Out of the four mid-range panels we tested, the RAVPower 16W was on the lower end of the scale concerning overall performance. This model was relatively slow to charge our battery packs and iPhones during testing and struggled to charge two devices at once due to the loss of efficiency with the small size of the panel. It is lightweight and easy to use, making it a good option for those who don't want to invest too much into their solar charger purchase. This product's strength is its consistency, which lands it near the Nekteck 14W and behind the Anker 15W regarding overall performance.
RAVPower 16W Review
Cons: Failed to charge multiple devices at once, lacks efficiency
#7 of 15
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Our Analysis and Test Results
The RAVPower received average scores overall in our performance comparisons. There were no categories where the panel truly failed, yet none where the model visibly excelled. This lands the RAVPower right in the middle of the road concerning performance and efficiency.
Charge Interruption Recovery
The 16W from RAVPower struggled to provide a steady charge to our battery packs after multiple interruptions. Unlike the Anker PowerPort Lite 15, the Anker PowerPort 20, and the Instapark Mercury 10W, the RavPower 16W did not perform well in cloudy conditions and continued to disconnect when shaded. With an iPhone 6, the panel would disconnect and then have trouble reconnecting to the phone when interrupted. We found we had to manually reconnect the phone to the panel, which is an issue.
To test charging speed side by side, we plugged in dead batteries to the panels and charged them to full while timing the process. The RAVPower performed moderately well in this metric, charging our battery pack from 0% to 38% in three hours. This is less impressive than the Anker PowerPort 15W, which charged a full 10% more in the same time. Additionally, the Instapark Mercury 10W charged our battery to 50% during the same amount of time. Though the Mercury is also has a three-panel design, it is much more efficient than the RAVPower, even though it technically has a lower wattage overall.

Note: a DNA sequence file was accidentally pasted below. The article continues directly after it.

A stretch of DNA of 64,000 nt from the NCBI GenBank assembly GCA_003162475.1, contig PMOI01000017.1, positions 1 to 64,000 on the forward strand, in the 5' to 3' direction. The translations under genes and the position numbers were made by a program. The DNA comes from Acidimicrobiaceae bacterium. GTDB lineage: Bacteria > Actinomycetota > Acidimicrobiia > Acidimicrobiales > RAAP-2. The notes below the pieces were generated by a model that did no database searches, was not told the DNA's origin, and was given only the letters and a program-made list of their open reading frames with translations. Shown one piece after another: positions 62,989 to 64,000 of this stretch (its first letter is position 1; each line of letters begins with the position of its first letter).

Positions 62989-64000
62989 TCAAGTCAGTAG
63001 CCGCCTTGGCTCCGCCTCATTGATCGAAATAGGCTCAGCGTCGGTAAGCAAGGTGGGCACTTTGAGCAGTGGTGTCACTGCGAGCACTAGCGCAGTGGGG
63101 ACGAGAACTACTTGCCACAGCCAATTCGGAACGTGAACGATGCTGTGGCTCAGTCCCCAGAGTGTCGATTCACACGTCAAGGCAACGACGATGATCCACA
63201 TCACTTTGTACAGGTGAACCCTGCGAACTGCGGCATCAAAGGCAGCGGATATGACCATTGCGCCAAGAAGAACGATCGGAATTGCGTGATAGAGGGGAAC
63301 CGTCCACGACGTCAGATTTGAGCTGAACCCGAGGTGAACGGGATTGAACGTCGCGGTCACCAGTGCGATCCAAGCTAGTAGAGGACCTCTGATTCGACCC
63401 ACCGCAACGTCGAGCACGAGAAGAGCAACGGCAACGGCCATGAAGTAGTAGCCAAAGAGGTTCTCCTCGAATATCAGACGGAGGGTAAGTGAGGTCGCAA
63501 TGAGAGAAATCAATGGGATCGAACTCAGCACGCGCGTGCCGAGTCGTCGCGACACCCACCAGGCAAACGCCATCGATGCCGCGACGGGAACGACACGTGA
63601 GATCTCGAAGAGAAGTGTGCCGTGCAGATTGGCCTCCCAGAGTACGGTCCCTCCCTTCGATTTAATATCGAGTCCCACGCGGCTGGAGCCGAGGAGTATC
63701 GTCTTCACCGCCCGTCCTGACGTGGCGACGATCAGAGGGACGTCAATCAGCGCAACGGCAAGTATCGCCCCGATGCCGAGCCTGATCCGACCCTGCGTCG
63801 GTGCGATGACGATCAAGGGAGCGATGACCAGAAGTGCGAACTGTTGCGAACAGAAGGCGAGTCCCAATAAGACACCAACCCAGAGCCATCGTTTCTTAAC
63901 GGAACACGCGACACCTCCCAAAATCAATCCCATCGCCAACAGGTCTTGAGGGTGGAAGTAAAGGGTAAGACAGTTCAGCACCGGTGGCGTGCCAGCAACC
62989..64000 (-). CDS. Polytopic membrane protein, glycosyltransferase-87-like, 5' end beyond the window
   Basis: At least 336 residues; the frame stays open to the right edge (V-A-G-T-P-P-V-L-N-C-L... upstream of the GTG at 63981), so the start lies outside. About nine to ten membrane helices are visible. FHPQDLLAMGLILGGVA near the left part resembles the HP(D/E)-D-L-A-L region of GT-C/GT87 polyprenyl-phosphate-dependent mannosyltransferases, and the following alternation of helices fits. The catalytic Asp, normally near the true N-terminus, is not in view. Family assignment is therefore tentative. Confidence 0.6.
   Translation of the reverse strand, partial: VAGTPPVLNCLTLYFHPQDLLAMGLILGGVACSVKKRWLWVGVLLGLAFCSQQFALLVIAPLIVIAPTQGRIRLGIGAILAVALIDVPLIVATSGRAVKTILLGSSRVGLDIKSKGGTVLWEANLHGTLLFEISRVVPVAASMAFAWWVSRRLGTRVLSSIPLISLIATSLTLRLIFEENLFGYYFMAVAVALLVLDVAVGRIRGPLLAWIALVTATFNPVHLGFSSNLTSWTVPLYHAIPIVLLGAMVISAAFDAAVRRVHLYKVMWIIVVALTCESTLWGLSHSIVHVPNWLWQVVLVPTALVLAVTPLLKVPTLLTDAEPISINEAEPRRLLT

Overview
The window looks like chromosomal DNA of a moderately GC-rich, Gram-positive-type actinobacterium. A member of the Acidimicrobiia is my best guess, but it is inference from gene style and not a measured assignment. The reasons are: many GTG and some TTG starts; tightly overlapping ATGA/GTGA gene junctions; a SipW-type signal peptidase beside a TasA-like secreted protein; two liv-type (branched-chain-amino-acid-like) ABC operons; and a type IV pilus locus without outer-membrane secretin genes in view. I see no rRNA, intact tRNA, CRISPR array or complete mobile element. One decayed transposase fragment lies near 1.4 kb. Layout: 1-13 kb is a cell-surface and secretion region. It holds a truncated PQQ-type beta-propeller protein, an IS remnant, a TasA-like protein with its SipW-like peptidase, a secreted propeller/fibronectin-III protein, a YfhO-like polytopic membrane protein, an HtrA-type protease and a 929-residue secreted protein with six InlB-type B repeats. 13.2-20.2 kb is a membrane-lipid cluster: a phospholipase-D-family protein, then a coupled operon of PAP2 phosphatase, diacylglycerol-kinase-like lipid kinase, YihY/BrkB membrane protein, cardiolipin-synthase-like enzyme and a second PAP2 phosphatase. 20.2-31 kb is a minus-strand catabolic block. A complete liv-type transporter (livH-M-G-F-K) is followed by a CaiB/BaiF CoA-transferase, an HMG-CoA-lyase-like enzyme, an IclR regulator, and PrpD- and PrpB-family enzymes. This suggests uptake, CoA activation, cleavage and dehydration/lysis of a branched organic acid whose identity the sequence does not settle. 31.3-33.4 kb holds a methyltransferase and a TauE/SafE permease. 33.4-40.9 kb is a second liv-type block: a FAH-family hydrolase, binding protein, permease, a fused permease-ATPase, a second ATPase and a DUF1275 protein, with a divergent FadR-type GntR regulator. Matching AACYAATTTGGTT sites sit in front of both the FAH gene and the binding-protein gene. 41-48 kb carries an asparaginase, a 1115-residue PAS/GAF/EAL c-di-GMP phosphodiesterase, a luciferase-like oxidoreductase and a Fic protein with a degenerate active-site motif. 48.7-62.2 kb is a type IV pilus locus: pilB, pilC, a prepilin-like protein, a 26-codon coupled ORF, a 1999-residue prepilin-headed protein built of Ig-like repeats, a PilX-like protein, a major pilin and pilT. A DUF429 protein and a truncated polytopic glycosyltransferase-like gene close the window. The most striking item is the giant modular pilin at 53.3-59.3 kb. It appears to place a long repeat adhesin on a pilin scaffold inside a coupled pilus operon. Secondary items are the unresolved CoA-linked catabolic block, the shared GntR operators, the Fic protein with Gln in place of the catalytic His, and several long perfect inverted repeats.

Multiple Device Charging Speed
In the category of mid-range panels, the RAVPower performed similarly to the Nekteck 14W as it attempted to charge multiple devices at once. Since so much power is lost due to inefficiencies in the panels, the amount of wattage that makes it to each USB port is relatively minimal, reducing the charging speed significantly. The RAVPower struggled to sustain a charge to two of our batteries at once. For a product that performs better in this metric, check out a more powerful panel, such as the Anker PowerPort 21W.
The RAVPower 16W got a bit of a lower score regarding durability since the solar cells themselves seem a bit less durable than the majority of other panels of similar design. Though we did not see any damage during our testing period, the cells were not well-integrated into the panel, like the Instapark Mercury 10 or the iClever BoostCel 12W. This is a small detail, and overall the design is quite similar to all the other fold-out panels in this review. The eyelets are reinforced, making the panel easy to hang up to gain full solar rays or to suspend from a pack when hiking. This feature is nice, as some panels, like the iClever 12W doesn't have this capability and relies only on Velcro to make the panel stand up on its own.
Weight & Portability
Weighing only 15 ounces, the RAVPower 16W is very lightweight for having a three-panel design. It weighs the same as the Outad 7W, but is double the size and the strength! That said, it is still heavier than the Anker 21W, which is even more efficient and weighs under 15 ounces. There is a wide range of weights and sizes among these panels, and it's up to you to figure out which design best suits your needs.
This panel is a good option for someone looking for a lightweight, moderately efficient panel that is inexpensive. The RAVPower costs less than our Best Buy Winner but honestly doesn't work as well. For a decent panel, that is inexpensive, for someone who probably won't be relying entirely on solar for power, the RAVPower is a good option.
As mentioned above, the RAVPower is a reasonably priced panel. Sold online for $66, it is half the price of most of the 20W panels, and comparable to the Nekteck 14W in terms of performance, cost, and design. Both panels have two USB ports, but the RAVPower has three panels, rather than two like the Nekteck does.
In general, the RAVPower is a decent panel for the price. But, it failed to perform at the level of our top-ranking panels in our performance comparisons. For an inexpensive, fairly reliable panel, this one does the job.
OutdoorGearLab Member Reviews
Most recent review: November 17, 2017
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